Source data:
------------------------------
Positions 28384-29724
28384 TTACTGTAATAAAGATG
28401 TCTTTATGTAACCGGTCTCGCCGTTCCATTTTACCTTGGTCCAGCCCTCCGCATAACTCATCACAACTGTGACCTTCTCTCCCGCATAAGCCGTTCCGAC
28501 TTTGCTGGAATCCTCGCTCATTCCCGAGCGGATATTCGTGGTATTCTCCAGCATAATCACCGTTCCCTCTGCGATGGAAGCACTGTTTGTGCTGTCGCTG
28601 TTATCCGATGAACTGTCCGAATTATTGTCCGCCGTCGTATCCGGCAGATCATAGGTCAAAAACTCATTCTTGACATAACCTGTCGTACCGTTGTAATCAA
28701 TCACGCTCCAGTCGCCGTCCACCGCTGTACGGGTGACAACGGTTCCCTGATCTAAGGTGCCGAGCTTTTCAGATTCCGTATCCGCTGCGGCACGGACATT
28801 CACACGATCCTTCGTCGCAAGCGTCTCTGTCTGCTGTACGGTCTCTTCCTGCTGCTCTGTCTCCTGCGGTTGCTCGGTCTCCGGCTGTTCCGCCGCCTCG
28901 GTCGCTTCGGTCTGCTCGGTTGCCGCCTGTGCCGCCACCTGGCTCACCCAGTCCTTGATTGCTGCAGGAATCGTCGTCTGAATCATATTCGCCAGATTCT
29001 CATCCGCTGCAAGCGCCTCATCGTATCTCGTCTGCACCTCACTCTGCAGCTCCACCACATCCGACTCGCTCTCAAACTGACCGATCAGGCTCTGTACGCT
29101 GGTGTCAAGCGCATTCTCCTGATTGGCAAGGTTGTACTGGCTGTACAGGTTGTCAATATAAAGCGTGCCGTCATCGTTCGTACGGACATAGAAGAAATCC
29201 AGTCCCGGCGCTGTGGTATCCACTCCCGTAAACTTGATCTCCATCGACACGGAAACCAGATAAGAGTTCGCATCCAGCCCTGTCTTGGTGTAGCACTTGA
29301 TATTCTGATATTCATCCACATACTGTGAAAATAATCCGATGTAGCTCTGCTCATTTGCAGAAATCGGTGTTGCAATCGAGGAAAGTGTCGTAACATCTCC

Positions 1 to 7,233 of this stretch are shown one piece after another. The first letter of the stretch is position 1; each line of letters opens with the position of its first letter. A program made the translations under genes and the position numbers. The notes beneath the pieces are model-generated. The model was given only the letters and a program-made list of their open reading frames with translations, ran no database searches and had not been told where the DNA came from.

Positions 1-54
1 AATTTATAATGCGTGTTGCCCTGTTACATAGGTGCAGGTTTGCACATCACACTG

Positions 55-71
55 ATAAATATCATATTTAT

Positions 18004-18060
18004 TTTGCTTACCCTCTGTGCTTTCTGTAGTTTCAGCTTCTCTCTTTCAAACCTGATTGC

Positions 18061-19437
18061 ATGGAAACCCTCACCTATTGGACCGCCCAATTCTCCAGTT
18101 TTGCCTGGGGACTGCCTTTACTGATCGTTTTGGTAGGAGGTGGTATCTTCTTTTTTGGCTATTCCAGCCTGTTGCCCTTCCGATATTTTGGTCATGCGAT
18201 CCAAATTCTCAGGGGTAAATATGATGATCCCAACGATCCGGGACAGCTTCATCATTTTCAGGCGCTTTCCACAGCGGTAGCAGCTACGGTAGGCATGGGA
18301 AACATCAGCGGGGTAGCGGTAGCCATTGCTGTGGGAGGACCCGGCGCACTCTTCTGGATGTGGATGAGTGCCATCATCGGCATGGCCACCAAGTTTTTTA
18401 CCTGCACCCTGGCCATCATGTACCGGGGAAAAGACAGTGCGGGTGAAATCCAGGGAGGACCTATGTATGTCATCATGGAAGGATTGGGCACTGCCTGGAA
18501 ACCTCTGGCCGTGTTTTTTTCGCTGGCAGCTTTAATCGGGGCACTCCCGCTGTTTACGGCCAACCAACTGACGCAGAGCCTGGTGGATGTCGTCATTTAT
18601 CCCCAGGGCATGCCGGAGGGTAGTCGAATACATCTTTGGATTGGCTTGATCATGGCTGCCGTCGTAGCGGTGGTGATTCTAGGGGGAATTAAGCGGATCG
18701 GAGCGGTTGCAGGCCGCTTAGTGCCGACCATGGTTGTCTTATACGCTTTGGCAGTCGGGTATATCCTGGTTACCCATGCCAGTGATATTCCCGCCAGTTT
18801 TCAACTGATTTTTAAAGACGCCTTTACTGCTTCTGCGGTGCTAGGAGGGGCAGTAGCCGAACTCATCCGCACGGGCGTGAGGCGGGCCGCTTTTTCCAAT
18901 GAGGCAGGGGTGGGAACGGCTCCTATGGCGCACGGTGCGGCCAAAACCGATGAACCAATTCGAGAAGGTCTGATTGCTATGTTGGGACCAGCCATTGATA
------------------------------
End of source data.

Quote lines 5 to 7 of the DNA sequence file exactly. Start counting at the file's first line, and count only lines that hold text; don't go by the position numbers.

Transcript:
28601 TTATCCGATGAACTGTCCGAATTATTGTCCGCCGTCGTATCCGGCAGATCATAGGTCAAAAACTCATTCTTGACATAACCTGTCGTACCGTTGTAATCAA
28701 TCACGCTCCAGTCGCCGTCCACCGCTGTACGGGTGACAACGGTTCCCTGATCTAAGGTGCCGAGCTTTTCAGATTCCGTATCCGCTGCGGCACGGACATT
28801 CACACGATCCTTCGTCGCAAGCGTCTCTGTCTGCTGTACGGTCTCTTCCTGCTGCTCTGTCTCCTGCGGTTGCTCGGTCTCCGGCTGTTCCGCCGCCTCG